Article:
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story.lead_photo.caption Judge Dan Green hears two cases Friday, both challenging the Clean Missouri amendment to the state's Constitution, from attorneys, from left, Lowell Pearson, Eddie Greim, Marc Ellinger, Jason Lewis and Chuck Hatfield. Photo by Mark Wilson / News Tribune.

After a nearly 90-minute hearing Friday afternoon, Cole County Circuit Judge Dan Green promised to "rule very quickly" on the two lawsuits challenging the proposed Clean Missouri amendment to Missouri's Constitution.

However, he cautioned a gallery full of the amendment's supporters, who came to court to listen to Friday's oral arguments: "Courts do not sit in judgment on the wisdom or folly of these proposals — the court's only function is to ascertain whether the constitutional requirements have been met.

"If I decide in favor of the plaintiffs, that's not a judicial determination that these proposals were bad.

"If I decide in favor of the (secretary of state and the) intervenors, that is not a judicial determination that these are good proposals."

Secretary of State Jay Ashcroft said Aug. 2 the initiative petition proposal received enough signatures to be placed on the Nov. 6 general election ballot.

If voters approve it, the Clean Missouri amendment would create:

A new process and criteria for redrawing state legislative districts during reapportionment.

Changed limits on campaign contributions candidates for the state Legislature can accept from individuals or entities.

A limit on gifts state lawmakers and their employees can accept from paid lobbyists.

A prohibition on state legislators, and their employees, from serving as paid lobbyists for a two-year period after leaving office.

A ban on political fundraising on state property by candidates for, or members of, the state Legislature.

A mandate that legislative records and proceedings be open to the public under Missouri's Sunshine Law.

But two lawsuits challenged the proposed amendment, with both arguing it violates the Constitution's requirement that: "Petitions for constitutional amendments shall not contain more than one amended and revised article of this constitution, or one new article which shall not contain more than one subject and matters properly connected therewith."

Both lawsuits also argued the Clean Missouri initiative petition "makes at least 21 different amendments to the Constitution."

The attorneys for both plaintiffs — Paul Ritter, of St. Elizabeth, and Daniel Mehan, of Jefferson City, who is the president and CEO of the Missouri Chamber of Commerce and Industry — agreed to consolidate their cases for Friday's hearing.

Attorney Eddie Greim, of Kansas City, who filed the Ritter lawsuit just hours after Ashcroft certified the amendment to be on the ballot, detailed several legal arguments for Green to order the amendment off the ballot.

Citing the Missouri Supreme Court's 1990 ruling in "Missourians to Protect the Initiative Process" v. then-Secretary of State Roy Blunt (now a U.S. Senator), Greim reminded Green, "Along with protecting the right of citizens to put things on the ballot, (the Supreme Court) said the people, 'speaking with equal vigor through the same constitution, have placed limitations on the initiative power. That those limitations are mandatory is clear and explicit.'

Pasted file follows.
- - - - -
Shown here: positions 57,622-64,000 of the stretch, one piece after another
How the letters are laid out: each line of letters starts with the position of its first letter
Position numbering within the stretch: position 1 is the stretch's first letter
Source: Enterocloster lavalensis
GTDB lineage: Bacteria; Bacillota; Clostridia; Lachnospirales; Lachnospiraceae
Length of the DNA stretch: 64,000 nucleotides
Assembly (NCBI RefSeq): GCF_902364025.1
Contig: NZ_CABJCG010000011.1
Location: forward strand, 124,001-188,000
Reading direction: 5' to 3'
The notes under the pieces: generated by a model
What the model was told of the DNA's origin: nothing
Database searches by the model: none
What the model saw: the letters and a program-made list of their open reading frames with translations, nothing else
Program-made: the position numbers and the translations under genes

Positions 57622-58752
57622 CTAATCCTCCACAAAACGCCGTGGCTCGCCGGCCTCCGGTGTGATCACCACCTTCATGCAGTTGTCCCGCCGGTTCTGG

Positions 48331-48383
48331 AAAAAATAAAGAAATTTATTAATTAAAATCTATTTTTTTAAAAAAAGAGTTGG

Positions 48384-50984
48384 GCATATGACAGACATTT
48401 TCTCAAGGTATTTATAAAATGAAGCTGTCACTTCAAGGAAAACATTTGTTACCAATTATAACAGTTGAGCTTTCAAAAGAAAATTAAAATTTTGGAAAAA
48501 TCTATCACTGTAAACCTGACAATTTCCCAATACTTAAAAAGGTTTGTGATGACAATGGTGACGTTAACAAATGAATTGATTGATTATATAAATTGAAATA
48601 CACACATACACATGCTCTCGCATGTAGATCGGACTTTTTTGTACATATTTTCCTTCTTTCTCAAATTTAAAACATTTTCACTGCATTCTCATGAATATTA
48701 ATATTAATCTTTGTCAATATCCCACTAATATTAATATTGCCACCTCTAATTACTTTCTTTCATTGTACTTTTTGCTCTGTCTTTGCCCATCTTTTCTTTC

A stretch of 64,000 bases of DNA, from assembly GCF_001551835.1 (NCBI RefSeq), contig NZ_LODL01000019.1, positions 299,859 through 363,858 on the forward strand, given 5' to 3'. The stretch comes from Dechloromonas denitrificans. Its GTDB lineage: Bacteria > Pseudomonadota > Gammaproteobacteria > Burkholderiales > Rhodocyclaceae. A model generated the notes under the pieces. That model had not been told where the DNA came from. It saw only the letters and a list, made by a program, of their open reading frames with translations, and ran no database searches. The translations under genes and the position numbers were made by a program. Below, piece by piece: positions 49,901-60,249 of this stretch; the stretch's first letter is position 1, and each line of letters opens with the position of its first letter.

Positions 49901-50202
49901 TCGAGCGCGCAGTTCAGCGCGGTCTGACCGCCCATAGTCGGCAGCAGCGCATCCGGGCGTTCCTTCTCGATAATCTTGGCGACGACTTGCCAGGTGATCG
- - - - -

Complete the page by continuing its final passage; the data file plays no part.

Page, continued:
"In other words, these limitations are there to protect the people."

Greim told Green the main point of the proposed amendment is a change in the way state legislative districts would be drawn.

Instead of "representing geographical communities of interest" as the Constitution now requires, Greim said, "Missouri would try a top-down approach that decides that the General Assembly must be split down the middle between two major parties based not on the popularity of a state legislator or candidate or their positions on state legislative issues but, instead, on the popularity of the major parties' presidential candidates" as well as other statewide races.

But the petition supporters, instead of sticking with that one idea, "could not help themselves" and added ethics reform measures that, Greim said, made their proposal violate the constitutional requirements for a proposed amendment, by "amending more than one article of the Constitution at one time."

Lowell Pearson, a Jefferson City lawyer who filed the Mehan lawsuit, told Green the petition didn't follow technical requirements of the law intended to tell voters what a proposal intends to change.

And Jefferson City lawyer Marc Ellinger, also representing Mehan, cited a 1910 state Supreme Court ruling when he said: "We want to ensure that there is not confusion or uncertainty that comes from fragmented measures."

But Assistant Attorney General Jason Lewis also cited the 1990 Blunt ruling when he told Green: "It is OK to have an incidental effect on other aspects of the Constitution.

"If you look at the proposed amendment here, from a single-subject perspective, it is clear from reading this that the single subject is the Legislature."

While the opponents argued the proposal effectively makes changed in other parts of the Constitution, Lewis noted all of the amendment's provisions list only Article III of the state Constitution, which is the legislative section.

Jefferson City lawyer Chuck Hatfield, representing the group Clean Missouri that circulated the petitions, re-enforced Lewis' argument: "Every provision of this measure was related to the General Assembly (or) had something to effectuate the intent of making changes to the General Assembly (and), more specifically, accountability measures for the Legislature."

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